ABSTRACT: Vanishing white matter (VWM) leukoencephalopathy is one of the most prevalent hereditary white matter diseases. It has been associated with mutations in genes encoding eukaryotic translation initiation factor (eIF2B). We have compiled a list of all the patients diagnosed with VWM in Spain; we found 21 children. The first clinical manifestation in all of them was spasticity, with severe ataxia in six patients, hemiparesis in one child, and dystonic movements in another. They suffered from progressive cognitive deterioration and nine of them had epilepsy too. In four children, we observed optic atrophy and three also had progressive macrocephaly, which is not common in VWM disease. The first two cases were diagnosed before the 1980s. Therefore, they were diagnosed by necropsy studies. The last 16 patients were diagnosed according to genetics: we found mutations in the genes eIF2B5 (13 cases), eIF2B3 (2 cases), and eIF2B4 (1 case). In our report, the second mutation in frequency was c.318A>T; patients with this mutation all followed a slow chronic course, both in homozygous and heterozygous states. Previously, there were no other reports to confirm this fact. We also found some mutations not described in previous reports: c.1090C>T in eIF2B4, c.314A>G in eIF2B5, and c.877C>T in eIF2B5.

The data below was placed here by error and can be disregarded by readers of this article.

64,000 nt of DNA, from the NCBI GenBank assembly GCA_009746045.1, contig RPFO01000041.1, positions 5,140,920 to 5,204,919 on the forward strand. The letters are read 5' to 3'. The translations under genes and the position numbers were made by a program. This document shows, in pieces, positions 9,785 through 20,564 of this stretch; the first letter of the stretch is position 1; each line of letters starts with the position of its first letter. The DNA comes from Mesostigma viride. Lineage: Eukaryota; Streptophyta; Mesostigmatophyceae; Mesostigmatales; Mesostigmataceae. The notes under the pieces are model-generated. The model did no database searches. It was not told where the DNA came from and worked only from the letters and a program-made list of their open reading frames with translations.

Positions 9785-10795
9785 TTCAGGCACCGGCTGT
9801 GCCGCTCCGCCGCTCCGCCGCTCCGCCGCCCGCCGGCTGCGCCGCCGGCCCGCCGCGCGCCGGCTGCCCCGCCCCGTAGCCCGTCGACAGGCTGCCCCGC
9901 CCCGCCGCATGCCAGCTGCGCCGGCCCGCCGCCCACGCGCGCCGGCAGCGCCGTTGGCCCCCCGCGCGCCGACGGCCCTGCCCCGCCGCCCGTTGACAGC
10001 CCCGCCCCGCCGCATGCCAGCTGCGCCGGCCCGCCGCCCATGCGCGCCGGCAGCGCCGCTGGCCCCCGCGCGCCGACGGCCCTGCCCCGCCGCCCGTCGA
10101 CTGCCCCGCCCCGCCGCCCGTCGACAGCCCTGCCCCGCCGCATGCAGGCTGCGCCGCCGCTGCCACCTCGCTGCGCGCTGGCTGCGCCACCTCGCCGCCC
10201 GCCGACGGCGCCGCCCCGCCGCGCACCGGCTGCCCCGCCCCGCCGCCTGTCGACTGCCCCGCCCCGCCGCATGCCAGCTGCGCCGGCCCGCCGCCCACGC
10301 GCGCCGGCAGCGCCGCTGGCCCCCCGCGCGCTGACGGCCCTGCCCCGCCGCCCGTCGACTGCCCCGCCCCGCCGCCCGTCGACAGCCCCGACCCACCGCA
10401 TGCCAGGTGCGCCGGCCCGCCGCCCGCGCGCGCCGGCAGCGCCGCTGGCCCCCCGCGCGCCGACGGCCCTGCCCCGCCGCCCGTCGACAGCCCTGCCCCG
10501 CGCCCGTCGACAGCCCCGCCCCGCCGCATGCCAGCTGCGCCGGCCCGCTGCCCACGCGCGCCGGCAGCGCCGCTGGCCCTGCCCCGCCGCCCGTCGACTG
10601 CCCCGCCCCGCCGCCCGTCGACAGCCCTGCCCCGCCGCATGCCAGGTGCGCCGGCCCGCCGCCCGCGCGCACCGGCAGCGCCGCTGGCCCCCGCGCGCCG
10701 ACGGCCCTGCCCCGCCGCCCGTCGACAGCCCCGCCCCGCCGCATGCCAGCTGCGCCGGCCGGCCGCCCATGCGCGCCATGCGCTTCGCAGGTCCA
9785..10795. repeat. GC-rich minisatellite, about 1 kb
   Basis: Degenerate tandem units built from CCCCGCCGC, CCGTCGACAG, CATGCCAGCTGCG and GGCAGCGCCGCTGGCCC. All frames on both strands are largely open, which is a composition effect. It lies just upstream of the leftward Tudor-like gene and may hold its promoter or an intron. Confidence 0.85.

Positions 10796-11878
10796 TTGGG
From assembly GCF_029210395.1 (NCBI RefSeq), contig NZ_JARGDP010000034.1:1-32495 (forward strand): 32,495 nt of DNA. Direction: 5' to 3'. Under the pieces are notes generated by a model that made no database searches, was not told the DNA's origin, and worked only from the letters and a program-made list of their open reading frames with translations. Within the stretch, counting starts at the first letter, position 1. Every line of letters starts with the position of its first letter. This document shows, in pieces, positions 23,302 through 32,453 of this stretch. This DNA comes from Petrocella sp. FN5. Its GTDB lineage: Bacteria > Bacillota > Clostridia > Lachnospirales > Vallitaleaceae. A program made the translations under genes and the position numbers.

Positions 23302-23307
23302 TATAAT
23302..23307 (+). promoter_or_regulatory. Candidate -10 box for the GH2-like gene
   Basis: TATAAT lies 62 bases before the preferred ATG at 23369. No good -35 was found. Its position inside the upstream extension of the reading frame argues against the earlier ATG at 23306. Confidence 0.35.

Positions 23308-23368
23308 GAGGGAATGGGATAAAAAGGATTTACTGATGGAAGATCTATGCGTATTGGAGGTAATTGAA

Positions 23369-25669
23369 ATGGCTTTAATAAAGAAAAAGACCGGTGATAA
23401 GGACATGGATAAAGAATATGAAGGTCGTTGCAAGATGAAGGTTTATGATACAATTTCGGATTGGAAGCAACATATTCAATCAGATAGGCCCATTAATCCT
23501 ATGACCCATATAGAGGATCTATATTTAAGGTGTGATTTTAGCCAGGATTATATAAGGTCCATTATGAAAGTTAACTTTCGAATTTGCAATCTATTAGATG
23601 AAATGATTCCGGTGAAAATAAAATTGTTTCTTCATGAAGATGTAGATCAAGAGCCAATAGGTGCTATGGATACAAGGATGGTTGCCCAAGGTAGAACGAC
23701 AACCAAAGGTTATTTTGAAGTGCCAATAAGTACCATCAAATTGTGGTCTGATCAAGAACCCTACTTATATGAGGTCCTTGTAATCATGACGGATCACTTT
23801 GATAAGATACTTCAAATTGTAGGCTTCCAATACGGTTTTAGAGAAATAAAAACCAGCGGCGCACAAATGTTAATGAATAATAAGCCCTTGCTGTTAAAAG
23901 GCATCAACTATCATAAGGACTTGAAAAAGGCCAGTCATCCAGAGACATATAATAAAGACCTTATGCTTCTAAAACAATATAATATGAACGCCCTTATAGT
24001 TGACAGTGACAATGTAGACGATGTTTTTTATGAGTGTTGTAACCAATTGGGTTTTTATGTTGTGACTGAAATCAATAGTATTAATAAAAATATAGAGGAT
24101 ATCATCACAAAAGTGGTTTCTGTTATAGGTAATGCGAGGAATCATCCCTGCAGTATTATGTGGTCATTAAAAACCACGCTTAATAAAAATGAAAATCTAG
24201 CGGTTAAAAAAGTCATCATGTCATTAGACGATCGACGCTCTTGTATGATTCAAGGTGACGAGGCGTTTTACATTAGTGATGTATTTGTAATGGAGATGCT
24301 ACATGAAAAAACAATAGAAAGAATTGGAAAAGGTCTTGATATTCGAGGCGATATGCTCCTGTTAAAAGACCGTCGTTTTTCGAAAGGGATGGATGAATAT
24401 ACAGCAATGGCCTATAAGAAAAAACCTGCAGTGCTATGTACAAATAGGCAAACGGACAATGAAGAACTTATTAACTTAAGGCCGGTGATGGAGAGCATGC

Journal of Central Nervous System Disease 01/2014; 6:59-68.
  • Source
    [Show abstract] [Hide abstract]